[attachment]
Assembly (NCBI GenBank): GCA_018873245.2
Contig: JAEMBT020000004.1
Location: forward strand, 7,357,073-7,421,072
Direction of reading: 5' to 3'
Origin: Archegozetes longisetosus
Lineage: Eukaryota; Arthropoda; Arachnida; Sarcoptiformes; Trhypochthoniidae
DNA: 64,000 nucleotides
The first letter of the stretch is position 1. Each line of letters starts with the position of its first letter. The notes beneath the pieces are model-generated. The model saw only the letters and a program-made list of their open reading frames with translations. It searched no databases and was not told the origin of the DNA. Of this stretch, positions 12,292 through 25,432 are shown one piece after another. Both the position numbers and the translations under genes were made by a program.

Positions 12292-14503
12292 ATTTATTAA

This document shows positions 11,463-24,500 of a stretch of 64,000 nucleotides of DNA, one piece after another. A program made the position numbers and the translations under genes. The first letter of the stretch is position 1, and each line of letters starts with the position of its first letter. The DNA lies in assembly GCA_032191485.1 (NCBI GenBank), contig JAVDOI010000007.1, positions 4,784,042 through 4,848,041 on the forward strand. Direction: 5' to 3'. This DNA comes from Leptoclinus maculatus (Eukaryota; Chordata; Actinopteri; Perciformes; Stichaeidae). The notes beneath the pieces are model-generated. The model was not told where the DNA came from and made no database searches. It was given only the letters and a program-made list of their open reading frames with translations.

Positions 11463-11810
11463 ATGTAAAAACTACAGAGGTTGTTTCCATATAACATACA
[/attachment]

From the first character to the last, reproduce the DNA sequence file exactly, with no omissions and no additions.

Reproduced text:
Assembly (NCBI GenBank): GCA_018873245.2
Contig: JAEMBT020000004.1
Location: forward strand, 7,357,073-7,421,072
Direction of reading: 5' to 3'
Origin: Archegozetes longisetosus
Lineage: Eukaryota; Arthropoda; Arachnida; Sarcoptiformes; Trhypochthoniidae
DNA: 64,000 nucleotides
The first letter of the stretch is position 1. Each line of letters starts with the position of its first letter. The notes beneath the pieces are model-generated. The model saw only the letters and a program-made list of their open reading frames with translations. It searched no databases and was not told the origin of the DNA. Of this stretch, positions 12,292 through 25,432 are shown one piece after another. Both the position numbers and the translations under genes were made by a program.

Positions 12292-14503
12292 ATTTATTAA

This document shows positions 11,463-24,500 of a stretch of 64,000 nucleotides of DNA, one piece after another. A program made the position numbers and the translations under genes. The first letter of the stretch is position 1, and each line of letters starts with the position of its first letter. The DNA lies in assembly GCA_032191485.1 (NCBI GenBank), contig JAVDOI010000007.1, positions 4,784,042 through 4,848,041 on the forward strand. Direction: 5' to 3'. This DNA comes from Leptoclinus maculatus (Eukaryota; Chordata; Actinopteri; Perciformes; Stichaeidae). The notes beneath the pieces are model-generated. The model was not told where the DNA came from and made no database searches. It was given only the letters and a program-made list of their open reading frames with translations.

Positions 11463-11810
11463 ATGTAAAAACTACAGAGGTTGTTTCCATATAACATACA